Economic forecasts give businesses news they can use
By Page Ivey, email@example.com, 803-777-3085
With interest rates going up for the first time in years, what should small-business owners expect for demand for their products or services? How will it affect real estate sales? Does the state’s largest insurance company need to change its investment portfolio? How will the new economic climate affect funds for the state’s public-private research organizations?
For 35 years, South Carolina business executives and owners have turned to the Darla Moore School of Business research economists and the Economic Outlook Conference for answers to questions just like this to help them plan and make crucial decisions.
“Our goal is to provide actionable information to help inform business strategies,” says University of South Carolina research economist Joseph Von Nessen. “We look at the data and help explain how these things impact local industries.”
Karen Blackmon, business development manager for Russell & Jeffcoat Real Estate Inc., has been attending the Economic Outlook Conference since 2003.
“There is always good information there and it helps you see a vision of what’s going on in the state,” says Blackmon, who also uses the conference as an opportunity to network with business executives from around the state. “It’s very objective, very academic and analytical. You don’t have to worry about their information.”
Some companies consider the conference not just an essential part of their own corporate planning, but also important for state leaders.
“USC’s annual Economic Outlook Conference is a great thought-leadership platform," says David Pankau, president and CEO of BlueCross BlueShield of South Carolina. "The gathering does an excellent job of bringing talent, context and analysis to an important discussion for business leaders, legislators, educators and others interested in maximizing future opportunities for the region. BlueCross BlueShield of South Carolina is especially pleased to sponsor this annual event not only because we take our responsibility seriously as a good corporate citizen, but because we also view our organization as a key stakeholder in the state’s continued economic development and success.”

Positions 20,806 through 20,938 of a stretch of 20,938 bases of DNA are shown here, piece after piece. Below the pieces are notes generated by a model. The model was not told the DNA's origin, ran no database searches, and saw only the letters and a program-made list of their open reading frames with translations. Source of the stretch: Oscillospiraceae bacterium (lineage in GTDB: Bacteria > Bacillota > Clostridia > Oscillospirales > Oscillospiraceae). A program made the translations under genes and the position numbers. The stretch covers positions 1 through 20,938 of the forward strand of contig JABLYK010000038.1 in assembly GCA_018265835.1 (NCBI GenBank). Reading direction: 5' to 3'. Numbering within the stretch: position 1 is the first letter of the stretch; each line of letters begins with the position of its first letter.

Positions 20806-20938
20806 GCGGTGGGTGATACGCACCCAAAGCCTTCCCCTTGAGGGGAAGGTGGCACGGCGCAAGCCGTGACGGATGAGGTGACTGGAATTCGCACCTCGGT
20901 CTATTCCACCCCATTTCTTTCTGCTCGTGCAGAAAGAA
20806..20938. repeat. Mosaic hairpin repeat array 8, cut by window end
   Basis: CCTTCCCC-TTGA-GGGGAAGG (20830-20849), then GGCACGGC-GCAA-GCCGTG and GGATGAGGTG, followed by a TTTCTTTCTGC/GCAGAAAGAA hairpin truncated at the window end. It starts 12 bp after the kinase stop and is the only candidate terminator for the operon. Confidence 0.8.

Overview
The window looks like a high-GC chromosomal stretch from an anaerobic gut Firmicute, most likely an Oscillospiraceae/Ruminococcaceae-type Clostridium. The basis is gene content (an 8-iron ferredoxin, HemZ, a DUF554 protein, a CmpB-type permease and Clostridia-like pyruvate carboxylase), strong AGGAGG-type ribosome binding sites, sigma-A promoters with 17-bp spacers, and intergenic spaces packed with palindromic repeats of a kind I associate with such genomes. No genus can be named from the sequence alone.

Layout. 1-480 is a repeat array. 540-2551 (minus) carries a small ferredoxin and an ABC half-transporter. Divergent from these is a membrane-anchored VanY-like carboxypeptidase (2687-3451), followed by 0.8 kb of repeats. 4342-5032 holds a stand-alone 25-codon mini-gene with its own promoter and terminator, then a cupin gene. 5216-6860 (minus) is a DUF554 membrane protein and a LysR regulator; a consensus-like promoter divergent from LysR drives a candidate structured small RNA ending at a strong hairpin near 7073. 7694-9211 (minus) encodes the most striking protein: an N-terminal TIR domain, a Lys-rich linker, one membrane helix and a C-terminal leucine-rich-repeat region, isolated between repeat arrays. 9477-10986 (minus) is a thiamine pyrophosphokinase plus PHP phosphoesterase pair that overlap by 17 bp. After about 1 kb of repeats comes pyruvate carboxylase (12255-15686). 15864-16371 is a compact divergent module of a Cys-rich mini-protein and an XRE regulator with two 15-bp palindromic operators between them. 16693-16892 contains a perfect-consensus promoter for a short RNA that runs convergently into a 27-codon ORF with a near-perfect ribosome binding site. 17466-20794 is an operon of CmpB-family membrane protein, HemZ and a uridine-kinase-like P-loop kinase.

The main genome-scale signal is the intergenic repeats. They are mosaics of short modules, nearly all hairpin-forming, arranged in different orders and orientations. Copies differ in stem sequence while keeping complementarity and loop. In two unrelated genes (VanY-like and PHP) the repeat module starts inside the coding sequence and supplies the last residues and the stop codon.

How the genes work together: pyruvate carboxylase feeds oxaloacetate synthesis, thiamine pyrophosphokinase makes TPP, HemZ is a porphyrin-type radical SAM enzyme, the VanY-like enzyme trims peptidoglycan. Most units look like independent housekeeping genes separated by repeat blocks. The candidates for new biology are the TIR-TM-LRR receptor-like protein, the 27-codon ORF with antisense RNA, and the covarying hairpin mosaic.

This year’s forecast delves into how the recent flooding in South Carolina will affect the economy – information that businesses cannot find elsewhere.
“There is a serious lack of actionable information for businesses on the local level,” Von Nessen says. “Our research is informed not only by our annual forecast, but also by our impact studies and customized research projects that let us get into the weeds of the state’s economy and informs our annual forecast.”
As to the flood, which was triggered by 1,000-year levels of rainfall, Von Nessen and research director Doug Woodward say their predictions are based in part on information about how the state recovered from Hurricane Hugo in 1989.
The October rains and flooding caused property and infrastructure damage and a four- to six-week period of major disruptions to business activity, primarily within the Midlands, but also in Charleston, Myrtle Beach and the Pee Dee region. These same regions, however, likely will benefit in 2016 through additional spending activity arising from rebuilding efforts.
“We know from our analysis of Hurricane Hugo that a natural disaster like the historic 2015 rainfall and flooding has the potential to act as a modest stimulus for construction and retail trade during the rebuilding phase, which will continue throughout 2016,” Woodward says. “However, this short-term boost will not compensate for the losses incurred by citizens and businesses who were not fully insured or given other forms of disaster relief to pay for their damage.”
If you are going
The 35th Annual Economic Outlook Conference, the state’s premier business event, starts at noon Thursday (Dec. 17) in the W.W. Hootie Johnson Performance Hall at the Darla Moore School of Business. The event features a keynote address from Martin Ford, whose book, “Rise of the Robots: Technology and the Threat of a Jobless Future,” recently was named the Financial Times and McKinsey best business book of the year.
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